Inviewofthefactsjuststated,asprovedbyapreponderanceoftheevidence,thequestionarises:Whoownslots
36,39and40inquestion?
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The claimantsappellees contend that inasmuch as the said lots once formed a part of a large parcel of land
belonging to their predecessors, whom they succeeded, and their immediate predecessor in interest, Tomas
Cabangis, having taken possession thereof as soon as they were reclaimed, giving his permission to some
fishermentodrytheirfishingnetsanddeposittheirbancasthereon,saidlotsbelongtothem.
Article339,subsection1,oftheCivilCode,reads:
Article339.Propertyofpublicownershipis
1.Thatdevotedtopublicuse,suchasroads,canals,rivers,torrents,portsandbridgesconstructedbythe
State,riverbanks,shorts,roadsteads,andthatofasimilarcharacter.
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Article1,case3,oftheLawofWatersofAugust3,1866,providesasfollows:
ARTICLE1.Thefollowingarepartofthenationaldomainopentopublicuse:
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3.TheShores.Bytheshoreisunderstoodthatspacecoveredanduncoveredbythemovementofthetide.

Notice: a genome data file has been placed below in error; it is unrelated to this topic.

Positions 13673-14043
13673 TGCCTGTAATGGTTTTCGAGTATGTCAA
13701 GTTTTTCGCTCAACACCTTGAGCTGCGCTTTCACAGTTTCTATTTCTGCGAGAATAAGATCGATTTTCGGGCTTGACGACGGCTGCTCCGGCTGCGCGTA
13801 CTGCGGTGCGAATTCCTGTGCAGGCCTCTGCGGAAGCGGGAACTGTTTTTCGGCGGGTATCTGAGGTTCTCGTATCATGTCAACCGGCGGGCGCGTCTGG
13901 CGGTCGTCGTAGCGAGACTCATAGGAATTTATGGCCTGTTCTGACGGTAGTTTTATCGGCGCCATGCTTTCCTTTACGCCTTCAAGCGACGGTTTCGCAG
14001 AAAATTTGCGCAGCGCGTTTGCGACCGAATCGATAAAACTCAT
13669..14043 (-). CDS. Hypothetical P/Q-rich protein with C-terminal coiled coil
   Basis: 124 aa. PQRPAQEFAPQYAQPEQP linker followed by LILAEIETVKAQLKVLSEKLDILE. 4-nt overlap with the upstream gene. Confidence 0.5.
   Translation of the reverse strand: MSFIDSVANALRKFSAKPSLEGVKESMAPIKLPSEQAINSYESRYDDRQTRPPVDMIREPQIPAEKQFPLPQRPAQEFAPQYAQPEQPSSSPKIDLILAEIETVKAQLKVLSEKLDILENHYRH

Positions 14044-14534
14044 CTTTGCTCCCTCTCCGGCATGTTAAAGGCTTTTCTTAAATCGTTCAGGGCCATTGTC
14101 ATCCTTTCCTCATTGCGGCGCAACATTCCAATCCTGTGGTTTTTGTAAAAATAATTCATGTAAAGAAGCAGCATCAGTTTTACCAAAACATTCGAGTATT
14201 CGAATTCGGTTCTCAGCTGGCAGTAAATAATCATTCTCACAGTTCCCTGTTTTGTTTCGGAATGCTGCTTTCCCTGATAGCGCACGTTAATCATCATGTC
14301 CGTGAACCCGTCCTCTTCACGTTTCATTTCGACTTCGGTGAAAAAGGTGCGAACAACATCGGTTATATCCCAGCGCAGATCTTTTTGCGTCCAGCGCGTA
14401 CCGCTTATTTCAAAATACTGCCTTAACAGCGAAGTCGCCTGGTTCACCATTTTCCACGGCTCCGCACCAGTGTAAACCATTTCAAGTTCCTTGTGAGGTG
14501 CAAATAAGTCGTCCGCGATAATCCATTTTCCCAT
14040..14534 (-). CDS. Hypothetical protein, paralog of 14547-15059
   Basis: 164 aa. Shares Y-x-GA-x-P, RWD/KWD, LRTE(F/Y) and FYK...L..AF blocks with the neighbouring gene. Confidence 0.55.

Its interior or terrestrial limit is the line reached by the highest equinoctial tides. Where the tides are not
appreciable, the shore begins on the land side at the line reached by the sea during ordinary storms or
tempests.
InthecaseofAragonvs.InsularGovernment(19Phil.,223),withreferencetoarticle339oftheCivilCodejust
quoted,thiscourtsaid:
Weshouldnotbeunderstood,bythisdecision,toholdthatinacaseofgradualencroachmentorerosionbythe
ebbandflowofthetide,privatepropertymaynotbecome'propertyofpublicownership,'asdefinedinarticle339
ofthecode,whereitappearsthattheownerhastoallintentsandpurposesabandoneditandpermittedittobe
totallydestroyed,soastobecomeapartofthe'playa'(shoreoftheseas),'rada'(roadstead),orthelike....
IntheEnciclopediaJuridicaEspanola,volumeXII,page558,wereadthefollowing:
Withrelativefrequencytheoppositephenomenonoccursthatis,theseaadvancesandprivateproperties
arepermanentlyinvadedbythewaves,andinthiscasetheybecomepartoftheshoreorbeach.Theythen
pass to the public domain, but the owner thus dispossessed does not retain any right to the natural
products resulting from their new nature it is a de facto case of eminent domain, and not subject to
indemnity.
Now then , when said land was reclaimed, did the claimantsappellees or their predecessors recover it as their
originalproperty?
Aswehaveseen,thelandbelongingtothepredecessorsofthehereinclaimantsappelleesbegantowearwayin
1896,owingtothegradualerosioncausedbytheebbandflowofthetide,untiltheyear1901,whenthewatersof
ManilaBaycompletelysubmergedaportionofit,includedwithinlots36,39and40hereinquestion,remaining
thus under water until reclaimed as a result of certain work done by the Government in 1912. According to the
abovecitedauthoritiessaidportionofland,thatis,lots36,39and40,whichwasprivateproperty,becameapart
of the public domain. The predecessors of the herein claimantsappellees could have protected their land by